It is an odd story and we’ve lost the context in which it was originally told.

    1. what context could that be? No reason to assume it was anything other than a primitive god that is interested in all sorts of human body parts and activities.

      Sounds pretty much similar to the other primitive gods of the time, human inventions showing human interests and human pettiness.

  6. Yeah, after the Philistines were healed, they enjoyed golden slumbers and next day thanked Yahweh for the golden opportunity to learn His ways.
    And lo they feasted on golden apples from the Garden of Hesperides carried to them by a traveling Greek named Pythagoras who was then inspired to discover the Golden Mean after noting that after their cure all the Philistine’s turds measured exactly (sqrt(50 + 1))/2

  7. So, if a fundamentalist comes down with hemorrhoids (has that ever been on a spelling bee?), does he construe that to imply that God has mistaken him for a Philistine?

  8. I’m thinking genital warts instead.

    The first historical mention of HPV infection.

    Those Philistines were hanging around the wrong concubines.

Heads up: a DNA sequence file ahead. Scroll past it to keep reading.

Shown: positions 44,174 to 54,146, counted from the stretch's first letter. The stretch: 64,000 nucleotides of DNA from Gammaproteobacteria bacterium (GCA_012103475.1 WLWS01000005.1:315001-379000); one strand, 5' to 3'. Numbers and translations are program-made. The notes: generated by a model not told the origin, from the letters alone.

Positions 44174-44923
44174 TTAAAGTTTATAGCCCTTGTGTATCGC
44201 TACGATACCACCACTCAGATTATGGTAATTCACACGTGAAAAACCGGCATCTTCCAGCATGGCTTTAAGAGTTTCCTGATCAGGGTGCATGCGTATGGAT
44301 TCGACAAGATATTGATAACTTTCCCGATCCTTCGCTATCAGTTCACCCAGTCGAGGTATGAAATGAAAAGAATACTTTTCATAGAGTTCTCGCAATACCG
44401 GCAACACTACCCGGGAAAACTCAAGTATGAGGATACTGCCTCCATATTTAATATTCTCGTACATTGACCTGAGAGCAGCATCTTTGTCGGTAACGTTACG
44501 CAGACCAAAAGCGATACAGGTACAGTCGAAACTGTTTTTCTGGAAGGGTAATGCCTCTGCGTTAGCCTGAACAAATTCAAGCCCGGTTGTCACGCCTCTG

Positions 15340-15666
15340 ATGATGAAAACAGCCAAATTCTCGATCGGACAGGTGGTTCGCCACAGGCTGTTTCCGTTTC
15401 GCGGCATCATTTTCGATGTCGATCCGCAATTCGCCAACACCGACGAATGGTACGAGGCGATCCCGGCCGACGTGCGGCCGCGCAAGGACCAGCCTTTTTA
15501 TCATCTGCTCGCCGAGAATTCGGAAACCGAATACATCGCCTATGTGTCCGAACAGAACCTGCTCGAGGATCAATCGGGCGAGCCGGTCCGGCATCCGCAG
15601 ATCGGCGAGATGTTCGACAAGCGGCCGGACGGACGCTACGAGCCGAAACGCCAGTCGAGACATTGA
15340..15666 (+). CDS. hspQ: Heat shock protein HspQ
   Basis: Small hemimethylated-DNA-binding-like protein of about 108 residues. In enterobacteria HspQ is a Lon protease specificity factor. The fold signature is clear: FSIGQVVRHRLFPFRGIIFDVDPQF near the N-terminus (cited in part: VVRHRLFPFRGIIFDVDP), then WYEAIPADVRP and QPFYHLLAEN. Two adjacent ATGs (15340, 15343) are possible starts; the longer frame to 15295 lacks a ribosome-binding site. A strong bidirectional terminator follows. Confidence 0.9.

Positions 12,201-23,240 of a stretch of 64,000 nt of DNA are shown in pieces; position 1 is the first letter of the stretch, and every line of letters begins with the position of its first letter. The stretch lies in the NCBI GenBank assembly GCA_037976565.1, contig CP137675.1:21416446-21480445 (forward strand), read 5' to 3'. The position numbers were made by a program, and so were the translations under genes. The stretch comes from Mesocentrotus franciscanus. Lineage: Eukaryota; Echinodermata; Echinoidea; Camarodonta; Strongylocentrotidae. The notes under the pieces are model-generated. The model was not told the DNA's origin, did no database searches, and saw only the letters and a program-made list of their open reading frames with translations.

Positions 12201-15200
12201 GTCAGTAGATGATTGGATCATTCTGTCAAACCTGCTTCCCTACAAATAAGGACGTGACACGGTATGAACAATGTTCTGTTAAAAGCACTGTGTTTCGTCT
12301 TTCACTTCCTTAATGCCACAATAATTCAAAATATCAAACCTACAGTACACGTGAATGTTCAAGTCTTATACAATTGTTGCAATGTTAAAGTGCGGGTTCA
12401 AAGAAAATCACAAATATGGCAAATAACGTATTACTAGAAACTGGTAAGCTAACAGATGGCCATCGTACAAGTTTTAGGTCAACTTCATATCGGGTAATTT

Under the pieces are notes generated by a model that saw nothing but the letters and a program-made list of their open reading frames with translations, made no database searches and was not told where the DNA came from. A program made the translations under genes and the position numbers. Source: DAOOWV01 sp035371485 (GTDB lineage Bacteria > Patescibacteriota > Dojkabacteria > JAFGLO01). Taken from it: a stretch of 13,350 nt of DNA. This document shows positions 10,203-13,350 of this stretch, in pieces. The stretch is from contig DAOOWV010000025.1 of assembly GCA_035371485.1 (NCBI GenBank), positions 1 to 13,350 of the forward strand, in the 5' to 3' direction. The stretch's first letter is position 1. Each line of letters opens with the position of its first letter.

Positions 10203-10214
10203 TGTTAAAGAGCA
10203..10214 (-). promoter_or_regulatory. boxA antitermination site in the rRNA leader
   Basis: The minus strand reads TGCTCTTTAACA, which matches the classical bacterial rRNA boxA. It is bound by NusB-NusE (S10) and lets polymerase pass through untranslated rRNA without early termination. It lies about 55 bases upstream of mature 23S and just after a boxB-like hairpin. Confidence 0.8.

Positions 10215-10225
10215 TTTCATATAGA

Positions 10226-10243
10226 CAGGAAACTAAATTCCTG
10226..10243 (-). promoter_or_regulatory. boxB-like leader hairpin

9. I think you’re being a bit dismissive of the Bible, JAC. Remember, all the best books have more than a layer of irony and the Bible is definitely one of those, even though written by maybe 50 hands.

    I don’t think I’m giving too much of the plot away when I tell you that this Yahweh figure actually turns up in human form three-quarters of the way through the book! A sort of deus ex machina, if you’ll pardon the play on words (joke of the week in the latest American edition of ‘The Priest’).

    Then things really start getting slightly wobbly, psychedelic and post-modern with the same story told from 4 – yes 4 – different perspectives; see if you can spot the differences and contradictions between them. You have all that ahead of you, JAC; remember, I said all the best books are worth re-reading for irony, for the recognition of patterns and for early scenes and themes foreshadowing later ones.

    So don’t stint on a second run-through once you’ve finished ‘Revelations’. Back to Genesis, at the double!

      1. Now the Koran really would be summat of a chore to wade through twice: I read it on a beach holiday in Brittany a few years back, and got some distinctly funny looks; “Who’s the ginger Islamophile on the burning sands?”